Understanding Zoonoses, Diseases Transmitted from Animals to Humans

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Understanding Zoonoses, Diseases Transmitted from Animals to Humans
Understanding Zoonoses, Diseases Transmitted from Animals to Humans

Zoonosis is a type of disease that can be transmitted from animals to humans. This disease is generally caused by various types of microorganisms, such as bacteria, viruses, fungi, or parasites. Zoonoses can be transmitted from wild animals, farm animals, and pets

Zoonosis can be a problem for public he alth because of the close relationship between humans and animals, both as a source of food, pets, and supporting human activities.

Understanding Zoonoses, Diseases Transmitted from Animals to Humans - Alodokter

Zonotic diseases can cause mild symptoms and can heal on their own. However, not a few of them can cause serious symptoms and have the potential to cause death.

There are many types of animals that can transmit zoonotic diseases to humans, including:

  • Mosquitoes, such as Aedes aegypti and Anopheles
  • Poultry and birds, including chickens and ducks
  • Insects, such as mites and ticks
  • Wild animals, such as bats, monkeys and mice
  • Farm animals, such as cows and pigs
  • Pets, such as cats and dogs
  • Animals that live in water, such as snails and snails

Various Zoonotic Diseases

The following are some types of diseases that are classified as zoonoses:

  • Anthrax
  • worms, such as roundworm (ascariasis) and tapeworm (taeniasis) infections
  • Dengue fever
  • Malaria
  • Elephantiasis or filariasis
  • Chikungunya
  • Pes
  • Salmonella bacterial infection or typhoid fever (typhoid/typhoid)
  • Toxoplasmosis
  • bird flu
  • Rabies
  • Leptospirosis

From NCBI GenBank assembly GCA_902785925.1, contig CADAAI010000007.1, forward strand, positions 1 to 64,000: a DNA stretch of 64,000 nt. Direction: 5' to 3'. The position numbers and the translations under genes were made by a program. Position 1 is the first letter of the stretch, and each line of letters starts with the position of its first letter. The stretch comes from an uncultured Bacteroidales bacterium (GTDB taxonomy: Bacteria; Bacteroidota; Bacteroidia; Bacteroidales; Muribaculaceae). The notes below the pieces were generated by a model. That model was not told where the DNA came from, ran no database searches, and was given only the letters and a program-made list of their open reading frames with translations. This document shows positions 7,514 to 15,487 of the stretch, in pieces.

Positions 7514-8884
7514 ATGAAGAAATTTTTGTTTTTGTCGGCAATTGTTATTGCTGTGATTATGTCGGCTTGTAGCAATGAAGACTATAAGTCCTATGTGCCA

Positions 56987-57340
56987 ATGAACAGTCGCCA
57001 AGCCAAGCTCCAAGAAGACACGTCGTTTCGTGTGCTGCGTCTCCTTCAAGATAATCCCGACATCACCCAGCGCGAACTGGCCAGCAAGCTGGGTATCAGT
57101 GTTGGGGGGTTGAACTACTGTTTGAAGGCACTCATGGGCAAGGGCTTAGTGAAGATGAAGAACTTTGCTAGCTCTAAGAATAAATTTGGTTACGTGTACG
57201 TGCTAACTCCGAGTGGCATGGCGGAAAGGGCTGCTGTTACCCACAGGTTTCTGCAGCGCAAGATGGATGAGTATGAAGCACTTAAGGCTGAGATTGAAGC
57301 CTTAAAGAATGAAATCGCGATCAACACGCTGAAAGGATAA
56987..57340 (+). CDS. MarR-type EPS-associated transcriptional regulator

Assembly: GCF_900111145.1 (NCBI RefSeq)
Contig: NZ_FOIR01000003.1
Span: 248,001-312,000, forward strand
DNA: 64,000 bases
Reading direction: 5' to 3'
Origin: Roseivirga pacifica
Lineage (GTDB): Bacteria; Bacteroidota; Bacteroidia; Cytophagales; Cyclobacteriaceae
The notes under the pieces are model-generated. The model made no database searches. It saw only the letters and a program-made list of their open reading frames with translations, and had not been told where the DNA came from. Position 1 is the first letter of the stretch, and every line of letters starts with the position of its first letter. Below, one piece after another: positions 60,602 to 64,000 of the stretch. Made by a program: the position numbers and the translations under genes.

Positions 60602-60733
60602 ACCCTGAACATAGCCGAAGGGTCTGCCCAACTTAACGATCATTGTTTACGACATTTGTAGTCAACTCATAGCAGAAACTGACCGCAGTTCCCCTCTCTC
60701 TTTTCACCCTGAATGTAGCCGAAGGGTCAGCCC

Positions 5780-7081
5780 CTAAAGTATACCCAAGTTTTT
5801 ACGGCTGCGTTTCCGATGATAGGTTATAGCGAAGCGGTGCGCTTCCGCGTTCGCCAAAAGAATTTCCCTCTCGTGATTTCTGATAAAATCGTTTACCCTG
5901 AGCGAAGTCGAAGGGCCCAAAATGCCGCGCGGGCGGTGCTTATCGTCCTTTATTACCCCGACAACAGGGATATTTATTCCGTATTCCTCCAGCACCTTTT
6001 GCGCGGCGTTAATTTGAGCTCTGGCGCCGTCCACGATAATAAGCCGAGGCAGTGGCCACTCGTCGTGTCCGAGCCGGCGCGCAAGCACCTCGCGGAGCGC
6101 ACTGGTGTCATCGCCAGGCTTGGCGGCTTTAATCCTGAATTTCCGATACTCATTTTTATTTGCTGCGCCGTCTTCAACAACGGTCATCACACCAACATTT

• Monkeypox
  • Listeriosis
  • Ebola
  • Dermatophytosis, such as tinea corporis, tinea capitis, or tinea barbae

In addition to the various types of diseases above, there are still many diseases that can be transmitted from animals to humans. For example, the COVID-19 disease, which is currently becoming a global epidemic or pandemic, is thought to have originated from wild animals, such as bats.

Nipah virus which is predicted to have the potential to become a pandemic is also a type of virus that is zoonotic or can be transmitted through animals.

How to transmit zoonotic diseases from animals to humans

Zoonotic transmission from animals to humans can occur in various ways, namely:

Direct contact

Zoonosis can be transmitted to humans when someone comes into direct physical contact with animals or animal body fluids that are infected with the disease. The animal's body fluids can be in the form of saliva, blood, urine, mucus, and feces.

In addition, a person can also get zoonotic diseases when he is bitten or scratched by an animal. Insect bites, such as fleas, mites, and mosquitoes, can also be a medium for transmitting zoonotic diseases.

Indirect contact

Transmission of zoonotic diseases can also occur when someone touches an object that has been contaminated with animal body fluids that contain viruses, germs, or parasites that cause disease. Examples are aquarium tank water, food and drink containers, cages, soil, and pet food.

Consumption of contaminated food

Unpasteurized milk, undercooked meat or eggs, and raw fruit and vegetables contaminated with infected animal feces or urine can also be a medium for disease transmission. Contaminated food can cause disease in both humans and animals, including pets. This dirty food can come from inside the house or from the restaurant.